The West Australian, 21 October 2017
Australia’s under-resourced corporate regulator has emerged from the US lawsuit against Rio Tinto as an irrelevancy when it comes to exposing and prosecuting wrongdoing at the big end of town.
But out-of-pocket small businesses are also entitled to ask whether the Australian Securities and Investments Commission has their backs.
The most vulnerable victims of a company collapse are the trade creditors. In many cases, they’re small businesses that can ill-afford the loss. Sometimes that unrecoverable debt is enough to also force them under.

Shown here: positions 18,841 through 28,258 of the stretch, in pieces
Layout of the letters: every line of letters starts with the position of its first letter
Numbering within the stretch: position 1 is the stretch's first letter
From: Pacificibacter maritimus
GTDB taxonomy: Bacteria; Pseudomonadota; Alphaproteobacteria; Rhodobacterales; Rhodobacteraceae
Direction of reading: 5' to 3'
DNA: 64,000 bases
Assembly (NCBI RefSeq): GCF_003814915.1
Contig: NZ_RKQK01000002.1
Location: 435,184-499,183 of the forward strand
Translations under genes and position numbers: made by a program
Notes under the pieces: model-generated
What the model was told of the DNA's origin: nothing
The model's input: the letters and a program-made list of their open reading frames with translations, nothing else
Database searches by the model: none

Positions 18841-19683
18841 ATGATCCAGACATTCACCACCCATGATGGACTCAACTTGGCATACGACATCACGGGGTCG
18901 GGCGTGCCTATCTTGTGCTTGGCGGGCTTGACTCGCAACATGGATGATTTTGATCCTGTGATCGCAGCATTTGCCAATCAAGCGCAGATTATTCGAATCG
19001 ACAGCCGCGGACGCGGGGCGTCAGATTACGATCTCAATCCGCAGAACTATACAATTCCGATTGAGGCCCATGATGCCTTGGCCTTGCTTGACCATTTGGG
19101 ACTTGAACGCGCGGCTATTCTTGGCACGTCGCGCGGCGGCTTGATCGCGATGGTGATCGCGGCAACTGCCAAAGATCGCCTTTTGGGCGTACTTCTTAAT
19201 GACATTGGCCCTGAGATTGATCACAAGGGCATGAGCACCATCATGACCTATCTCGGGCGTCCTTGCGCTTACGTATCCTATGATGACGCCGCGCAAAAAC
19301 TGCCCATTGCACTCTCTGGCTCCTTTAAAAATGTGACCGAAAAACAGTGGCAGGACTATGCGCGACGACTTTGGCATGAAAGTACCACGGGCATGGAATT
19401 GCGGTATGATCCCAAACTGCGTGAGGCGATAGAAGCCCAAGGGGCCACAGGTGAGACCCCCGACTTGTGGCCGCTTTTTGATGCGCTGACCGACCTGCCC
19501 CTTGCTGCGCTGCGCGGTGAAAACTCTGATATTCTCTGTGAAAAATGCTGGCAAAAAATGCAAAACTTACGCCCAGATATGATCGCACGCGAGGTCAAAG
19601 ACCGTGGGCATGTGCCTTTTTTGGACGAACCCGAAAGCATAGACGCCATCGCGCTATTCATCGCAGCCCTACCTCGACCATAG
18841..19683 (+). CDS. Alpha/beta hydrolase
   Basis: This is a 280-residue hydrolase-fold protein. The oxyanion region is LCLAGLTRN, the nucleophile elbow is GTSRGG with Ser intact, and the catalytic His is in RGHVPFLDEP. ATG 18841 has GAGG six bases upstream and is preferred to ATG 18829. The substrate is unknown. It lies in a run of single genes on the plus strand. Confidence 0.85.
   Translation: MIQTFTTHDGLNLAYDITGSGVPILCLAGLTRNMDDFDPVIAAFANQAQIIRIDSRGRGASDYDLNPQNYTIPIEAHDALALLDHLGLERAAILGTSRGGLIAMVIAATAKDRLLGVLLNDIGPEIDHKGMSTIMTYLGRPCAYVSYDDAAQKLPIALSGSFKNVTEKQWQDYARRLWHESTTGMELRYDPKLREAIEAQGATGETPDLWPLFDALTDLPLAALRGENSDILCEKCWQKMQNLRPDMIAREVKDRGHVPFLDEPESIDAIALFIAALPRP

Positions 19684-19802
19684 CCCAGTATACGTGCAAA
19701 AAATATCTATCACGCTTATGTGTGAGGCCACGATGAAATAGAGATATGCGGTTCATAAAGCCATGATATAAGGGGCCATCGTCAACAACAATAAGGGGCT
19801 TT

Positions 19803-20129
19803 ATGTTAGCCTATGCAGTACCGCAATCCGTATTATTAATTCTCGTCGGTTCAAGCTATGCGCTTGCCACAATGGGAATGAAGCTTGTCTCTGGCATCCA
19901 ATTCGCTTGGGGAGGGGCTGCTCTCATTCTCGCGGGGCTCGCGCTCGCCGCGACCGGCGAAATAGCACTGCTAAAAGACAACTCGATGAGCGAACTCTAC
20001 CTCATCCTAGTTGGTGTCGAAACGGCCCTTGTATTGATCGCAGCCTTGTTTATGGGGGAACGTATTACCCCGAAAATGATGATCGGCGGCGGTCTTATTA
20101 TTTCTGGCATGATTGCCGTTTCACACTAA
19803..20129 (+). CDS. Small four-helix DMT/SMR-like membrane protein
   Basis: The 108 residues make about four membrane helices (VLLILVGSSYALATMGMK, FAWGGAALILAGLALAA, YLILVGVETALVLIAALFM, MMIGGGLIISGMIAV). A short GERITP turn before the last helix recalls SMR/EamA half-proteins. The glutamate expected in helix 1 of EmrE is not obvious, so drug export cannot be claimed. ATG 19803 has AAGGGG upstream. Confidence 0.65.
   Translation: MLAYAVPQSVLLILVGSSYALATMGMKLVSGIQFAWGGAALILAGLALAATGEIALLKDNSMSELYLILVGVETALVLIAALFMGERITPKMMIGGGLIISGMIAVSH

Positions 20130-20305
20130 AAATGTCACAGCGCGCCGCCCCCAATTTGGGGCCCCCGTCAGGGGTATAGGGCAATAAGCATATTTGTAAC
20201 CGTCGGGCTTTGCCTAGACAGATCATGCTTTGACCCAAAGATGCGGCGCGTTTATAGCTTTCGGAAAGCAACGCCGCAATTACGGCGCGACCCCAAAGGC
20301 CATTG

On occasions, the stricken company has traded while insolvent, racking up bills even though it didn’t have the money to pay its debts as they fell due.
Yet for all the hundreds of millions of dollars lost every year because of insolvent trading, there seems to be little justice available for the victims.
Insolvent trading can be a tricky area. A business may not be able to pay its debts from cash flow but still be technically solvent because it retains the support of its bank. Until the lender pulls the pin, the company continues to incur credit even though it is unable to pay its suppliers.
The Corporations Act has some statutory defences for directors involved in insolvent trading. But it also details civil and criminal penalties for breaches, including up to five years jail for directors who act dishonestly by allowing a company to incur debts while insolvent.